American Broadcasting Companies
American Broadcasting-Paramount Theatres, Inc. assumed the name, American Broadcasting Companies, Inc. on July 2, 1965. ABCs started ABC Pictures in 1965 to produce feature films. In 1965, Clark was appointed vice-president, non-broadcasting operation of American Broadcasting Companies overseeing ABC-Paramount Records, ABC music publishing, theater operations, ABC Pictures, ABC Amusements and other operations. In April 1966, Dunhill Records was purchased. Its recording division was renamed ABC Records in 1966.
On December 7, 1965, Goldenson announced a merger proposal with ITT to ABCs board. The two companies agreed to the deal on April 27, 1966. The FCC approved the merger on December 21, 1966; however the previous day (December 20), Donald F. Turner, head antitrust regulator for the United States Department of Justice, expressed doubts related to such issues as the emerging cable television market, and concerns over the journalistic integrity of ABC and how it could be influenced by the overseas ownership of ITT. ITT management promised that the company would allow ABC to retain autonomy in the publishing business. The merger was suspended, and a complaint was filed by the Department of Justice in July 1967, with ITT going to trial in October 1967; the merger was officially canceled after the trial's conclusion on January 1, 1968.
By May 1972, ABCs formed the ABC Leisure Group consisting of its theaters, farm publishing operations (ABC Farm Publications) and music (ABC Records), Anchor Records and ABC Records and Tape Sales plus a new retail record store division. In January 1973, ABC Leisure Group started ABC Retail Records Division was started head by president Al Franklin. Three Wide World of Music locations in Seattle and Providence were opened by July 1974, when they announced expansion to add 4 more locations. In 1974 by August, ABC Records had acquired two additional record companies. Lesiure Group I added ABC Leisure Magazines and ABC Entertainment Center, Center City by October 1974.
Plitt Theatres purchased ABC Theatres northern group of movie theaters including the Balaban & Katz chain in 1974. A second Plitt corporation, Plitt Theatres Holding, purchased ABC`s southern circuit in 1978 for $49 million.
ABC Scenic & Wildlife Attractions president John Campbell announced on April 27, 1973 its plans for developing its third wildlife preserve on 280 acres in Prince George's County, Maryland, 12 miles from Washington, DC. On July 15, 1994, The Wildlife Preserve open in Prince George's County. In October 1974, ABC Leisure Group II was formed by ABCs composed of ABC Theatres (267 locations), ABC Scenic & Wildlife Attractions, Town of Smithville, NJ recreated historic settlement and the Silver Springs Bottled Water Co. under president Walter Schwartz.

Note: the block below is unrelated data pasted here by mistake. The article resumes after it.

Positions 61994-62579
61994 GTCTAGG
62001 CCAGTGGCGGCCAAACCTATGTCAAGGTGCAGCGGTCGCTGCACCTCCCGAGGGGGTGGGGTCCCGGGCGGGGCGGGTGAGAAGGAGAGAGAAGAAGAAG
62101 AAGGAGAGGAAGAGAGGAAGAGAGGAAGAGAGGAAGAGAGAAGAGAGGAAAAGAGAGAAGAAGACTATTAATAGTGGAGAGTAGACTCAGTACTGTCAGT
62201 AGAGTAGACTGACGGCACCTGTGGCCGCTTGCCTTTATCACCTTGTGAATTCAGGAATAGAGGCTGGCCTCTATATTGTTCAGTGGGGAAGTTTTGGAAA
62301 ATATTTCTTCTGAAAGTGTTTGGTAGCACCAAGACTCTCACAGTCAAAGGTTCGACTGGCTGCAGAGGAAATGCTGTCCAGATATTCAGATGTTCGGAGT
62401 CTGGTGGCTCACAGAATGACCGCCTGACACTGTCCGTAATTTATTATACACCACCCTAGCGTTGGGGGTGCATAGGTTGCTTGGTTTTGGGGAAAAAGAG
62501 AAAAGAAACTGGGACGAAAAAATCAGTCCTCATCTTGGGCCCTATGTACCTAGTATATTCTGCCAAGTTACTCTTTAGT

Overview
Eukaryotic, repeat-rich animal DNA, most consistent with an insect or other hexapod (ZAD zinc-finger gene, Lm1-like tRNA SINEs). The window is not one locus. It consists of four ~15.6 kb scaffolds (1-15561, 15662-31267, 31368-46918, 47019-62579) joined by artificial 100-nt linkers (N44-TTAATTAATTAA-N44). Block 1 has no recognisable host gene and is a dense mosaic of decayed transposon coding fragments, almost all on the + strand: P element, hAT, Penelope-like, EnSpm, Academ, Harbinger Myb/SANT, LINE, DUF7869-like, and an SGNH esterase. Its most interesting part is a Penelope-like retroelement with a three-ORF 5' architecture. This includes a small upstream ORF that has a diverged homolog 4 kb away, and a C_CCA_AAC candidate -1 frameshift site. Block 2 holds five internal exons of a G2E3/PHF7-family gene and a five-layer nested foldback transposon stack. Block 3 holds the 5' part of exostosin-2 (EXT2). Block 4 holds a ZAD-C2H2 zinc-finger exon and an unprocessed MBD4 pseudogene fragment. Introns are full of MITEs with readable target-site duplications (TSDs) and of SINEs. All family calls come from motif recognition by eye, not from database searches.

ABC Motion Pictures was a theatrical movie subsidiary of ABC formed in May 1979.
A cable division was started in July 1979 which was incorporated as ABC Video Enterprises, Inc. (AVE) by March 25, 1980. ABC announced ARTS in December 1980 to be launched on April 5, 1981 sharing Nickelodeon's channel at night. ABC and the Hearst Corporation in January 1981 formed a joint venture, Hearst/ABC Video Services, to provide programming to ARTS and launch BETA, a women's network, later that year. With Group W Satellite Communications, ABC Video Enterprise formed the Satellite News Channel in 1981 only to sell it a year later to Turner Broadcasting, owner of CNN. Cox Cable and AVE formed in 1983 FirstTicket to try the market for pay for view sports service. AVE and ESPN launched Reserve Seat Video Productions, a pay per view sports producer, in 1983.
In 1984, ABC Scenic & Wildlife Attractions sold both Florida locations to Florida Leisure Attractions. In 1984, Hearst/ABC-Viacom Entertainment Services (HAVES) was formed from the merger of Daytime (BETA) and Lifetime Medical Television to start and operate a new cable channel, Lifetime Television.
Capital Cities' announced $3.5 billion purchase of ABC on March 18, 1985, stunned the media industry, as ABC was some four times bigger than Capital Cities was at the time. Berkshire Hathaway chairman Warren Buffett helped to finance the deal in exchange for a 25 percent share in the combined company.
In October 1985, ABC Motion Pictures was shut down.
ABC Television, Inc. was dissolved on July 24, 1989.